Become a Private Detective
By: U.S. News University Connection
While the hours are long and job duties can be complicated, a career as a private detective can be a good choice for those who want to work in law enforcement because of the projected job growth and decent salary.
According to the U.S. Bureau of Labor Statistics (BLS), private investigator jobs are projected to grow 11% between 2012 and 2022. And in May 2012, the BLS reported, the median salary for detectives was $45,740.
That means 50% of the detectives in the country made more than that, with the top 10% making more than $79,000.
What They Do
Private detectives have many responsibilities, such as working to find missing persons, conducting background checks, investigating computer crimes, and collecting evidence. They also perform surveillance, interview people and testify in court. Investigators work for individuals, businesses, or attorneys.
Detectives complete their work in a variety of places, and their location largely depends on each particular case. For some cases, detectives spend the most time working in their offices to compile evidence, while for other cases they log more hours in the field conducting interviews and surveillance.
Normally, investigators do not have a regular work schedule. This is not anything like a nine-to-five office job.
How to Become a Private Detective
Most of the time, you need to have several years of experience in law enforcement before becoming a private detective. Investigators need to have at least a GED or high school diploma, and some jobs require 2- or 4-year degrees. While job requirements greatly depend on the company, corporate agencies typically require applicants to have a bachelor’s degree. Also, most states require that private detectives obtain licensure before starting work.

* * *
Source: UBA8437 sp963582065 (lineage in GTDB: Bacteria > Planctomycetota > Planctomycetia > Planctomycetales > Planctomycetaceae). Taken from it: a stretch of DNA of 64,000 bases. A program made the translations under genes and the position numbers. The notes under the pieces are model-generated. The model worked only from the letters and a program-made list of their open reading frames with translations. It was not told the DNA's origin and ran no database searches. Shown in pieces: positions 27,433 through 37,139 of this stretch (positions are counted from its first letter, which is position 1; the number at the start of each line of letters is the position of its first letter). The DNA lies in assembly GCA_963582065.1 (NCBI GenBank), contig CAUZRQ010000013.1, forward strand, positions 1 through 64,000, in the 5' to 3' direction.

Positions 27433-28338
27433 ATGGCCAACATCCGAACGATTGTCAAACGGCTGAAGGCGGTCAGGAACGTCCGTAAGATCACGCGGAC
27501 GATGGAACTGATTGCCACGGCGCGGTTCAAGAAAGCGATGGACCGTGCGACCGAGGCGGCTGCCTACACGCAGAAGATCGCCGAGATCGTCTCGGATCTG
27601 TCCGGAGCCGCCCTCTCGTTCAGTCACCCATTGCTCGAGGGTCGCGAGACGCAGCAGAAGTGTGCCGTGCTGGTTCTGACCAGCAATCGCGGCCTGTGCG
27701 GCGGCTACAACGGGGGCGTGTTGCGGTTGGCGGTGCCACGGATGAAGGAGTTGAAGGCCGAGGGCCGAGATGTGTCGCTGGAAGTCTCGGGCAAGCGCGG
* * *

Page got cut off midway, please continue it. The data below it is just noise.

Before becoming a detective, you want to ensure that you have the necessary qualities. Private investigators need to have excellent communication skills, knowing when to listen and when to ask questions. Also, detectives should have decision-making skills, because they are often forced to think on their feet and make fast decisions. Being inquisitive is another needed quality, because investigators must always be on the quest for truth and be willing to ask a variety of questions. Detectives should also be patient since they have to wait for specific events to occur when conducting surveillance.
Additionally, resourcefulness is a key ingredient of success for investigators, because they have to solve a case based upon whatever evidence and leads they may have, no matter how difficult it is.
Where to Work
The states with the highest employment include New York, California, Florida, Pennsylvania and Texas.
If you’re looking for the best-paying jobs, the states with the highest annual median salary include Washington, Texas, Alaska, Virginia, and Nebraska, where the average annual salaries range from $64,470 to $70,510.
Sources:How to Become a Private Detective or Investigator
Occupational Employment and Wages, May 2012